Emerging market stocks rebound after Fed raises interest rates
Emerging market stocks rebound after Fed raises interest rates
20 Dec 2015

Emerging market stocks staged a relief rally on Thursday, rebounding from six-year-lows, as the US Federal Reserve indicated that further interest rate increases would be gradual.

On Wednesday the Fed raised rates for the first time in nine years.

Investors scooped up shares not just in emerging markets but everywhere around the world, confident that the tap for cheap cash that has boosted risky assets for the past seven years would probably not be shut off as quickly as had been thought by many.

In a widely expected move, the Fed raised its benchmark rate by 0.5 per cent on Wednesday, but the Fed chair Janet Yellen emphasised that further increases would be gradual as the world’s largest economy continues to recover from the 2008 financial crisis.

The MSCI Emerging Market Index, a benchmark measure of developing market stocks, rallied 1.1 per cent as investors collectively breathed a sigh of relief.

But of more concern to long-term investors is that emerging currencies continued to decline against the US dollar, as did oil and other commodity prices – key gauges of the health of many emerging economies, and also a reflection of global economic demand for metals and energy that are needed to build and fire up consumer goods such as automobiles.

Going forward and looking into next year, investors and economists are split as to the fortunes of currencies, stocks and bonds of developing markets.

On one hand, the bulls contend that the dollar has appreciated too strongly against emerging-market currencies in the past couple of years and will start to give back some ground, while the bears maintain that the problems of emerging-market companies will get worse as the greenback remains strong and servicing debt denominated in that currency becomes more difficult.

The IMF warned this year that emerging market companies that went on a debt binge in the aftermath of the low interest rate period during the global financial crisis may find it increasingly difficult to pay back debt, as economic growth slows and the cost of funding increases.

Emerging-market debt stands at about US$18 trillion from $4tn in 2004, according to the IMF. And that is causing concern beyond the mandarins in Washington.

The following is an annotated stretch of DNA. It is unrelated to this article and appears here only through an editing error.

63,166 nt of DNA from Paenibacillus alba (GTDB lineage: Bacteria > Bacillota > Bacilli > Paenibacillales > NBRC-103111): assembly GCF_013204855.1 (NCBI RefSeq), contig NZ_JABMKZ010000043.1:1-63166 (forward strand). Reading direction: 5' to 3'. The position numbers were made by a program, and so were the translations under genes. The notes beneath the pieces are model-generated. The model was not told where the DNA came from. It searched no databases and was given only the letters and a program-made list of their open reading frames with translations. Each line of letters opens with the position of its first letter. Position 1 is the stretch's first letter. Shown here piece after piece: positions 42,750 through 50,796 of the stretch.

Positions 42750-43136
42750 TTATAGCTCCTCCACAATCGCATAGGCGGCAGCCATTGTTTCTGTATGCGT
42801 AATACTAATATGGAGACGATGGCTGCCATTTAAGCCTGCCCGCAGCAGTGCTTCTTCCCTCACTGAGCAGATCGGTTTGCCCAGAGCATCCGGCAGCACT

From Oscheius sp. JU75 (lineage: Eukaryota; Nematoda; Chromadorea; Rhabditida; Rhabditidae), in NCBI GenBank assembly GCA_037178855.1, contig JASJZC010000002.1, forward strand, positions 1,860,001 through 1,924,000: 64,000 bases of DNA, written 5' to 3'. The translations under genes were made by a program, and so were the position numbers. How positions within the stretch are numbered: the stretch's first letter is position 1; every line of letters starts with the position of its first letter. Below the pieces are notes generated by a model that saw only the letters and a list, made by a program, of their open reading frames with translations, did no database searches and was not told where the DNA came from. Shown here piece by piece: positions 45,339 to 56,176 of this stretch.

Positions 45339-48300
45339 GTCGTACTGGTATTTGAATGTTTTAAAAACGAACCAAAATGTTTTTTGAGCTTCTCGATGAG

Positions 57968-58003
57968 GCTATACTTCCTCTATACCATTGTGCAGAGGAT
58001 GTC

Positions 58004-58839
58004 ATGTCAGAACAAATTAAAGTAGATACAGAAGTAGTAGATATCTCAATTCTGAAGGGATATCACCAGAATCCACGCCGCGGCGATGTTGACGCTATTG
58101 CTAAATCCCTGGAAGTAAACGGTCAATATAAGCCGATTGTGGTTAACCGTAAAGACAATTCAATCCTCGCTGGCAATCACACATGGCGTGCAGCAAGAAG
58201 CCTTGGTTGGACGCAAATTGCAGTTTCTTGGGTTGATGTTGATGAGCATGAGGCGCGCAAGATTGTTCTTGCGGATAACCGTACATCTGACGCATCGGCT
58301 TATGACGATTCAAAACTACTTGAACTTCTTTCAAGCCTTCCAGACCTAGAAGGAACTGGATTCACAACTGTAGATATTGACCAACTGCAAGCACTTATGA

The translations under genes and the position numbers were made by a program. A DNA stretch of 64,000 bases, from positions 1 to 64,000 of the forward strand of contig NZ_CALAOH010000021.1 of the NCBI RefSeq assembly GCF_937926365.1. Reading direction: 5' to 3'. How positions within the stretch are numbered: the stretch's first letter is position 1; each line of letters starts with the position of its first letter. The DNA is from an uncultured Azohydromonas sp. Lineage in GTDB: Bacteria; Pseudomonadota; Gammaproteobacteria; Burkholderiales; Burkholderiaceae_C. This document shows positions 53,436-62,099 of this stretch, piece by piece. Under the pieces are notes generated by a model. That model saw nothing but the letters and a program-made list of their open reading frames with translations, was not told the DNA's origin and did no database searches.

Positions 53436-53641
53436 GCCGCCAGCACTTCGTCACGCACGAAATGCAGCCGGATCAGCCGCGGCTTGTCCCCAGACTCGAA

“We are bearish on emerging markets but the hike has not been the trigger point for that,” said David Kohl, the chief currency strategist at Julius Baer, a private Swiss bank.

“We think emerging markets have deep-rooted structural problems after a wonderful decade of really good growth. This is not unique to emerging markets and even in advanced economies after a decade long of debt-driven growth run into problems. In the US with subprime, they had six years of debt-driven growth and then they had problems.” It has been a bad year for emerging markets for sure. Investors pulled money at the fastest pace since the financial crash of 2008 as a collapse in commodity prices put the brakes on growth.

Raw materials in these countries are relied on for funding government spending and firing up economies.

The MSCI Emerging Market Index has dropped 17 per cent this year as a result.

Emerging markets have also been unloved because of political turmoil in countries such as Russia, Brazil and Turkey, and the relatively sluggish GDP growth in China, the world’s second-biggest economy, and a net energy importer.

More than $60 billion has been taken out of emerging markets equities this year, according to EPFR, a global compiler of fund data. Many investors, however, despite the depressed prices, see value in this battered asset class and warn that a continued decline in the economies of developing nations, which account for more than 40 per cent of global growth, may be a harbinger of overall global economic recession. “I think overall 2016 will have higher demand than the world is perceiving right now,” said Steen Jakobsen, the chief investment officer of Saxo Bank, the Danish investment bank.

“I think people are too negative on China, people are too negative on oil prices overall. If the dollar continues to strengthen, not only will emerging markets do very poorly, but the world is going to move very close to what will be perceived to be a recession.”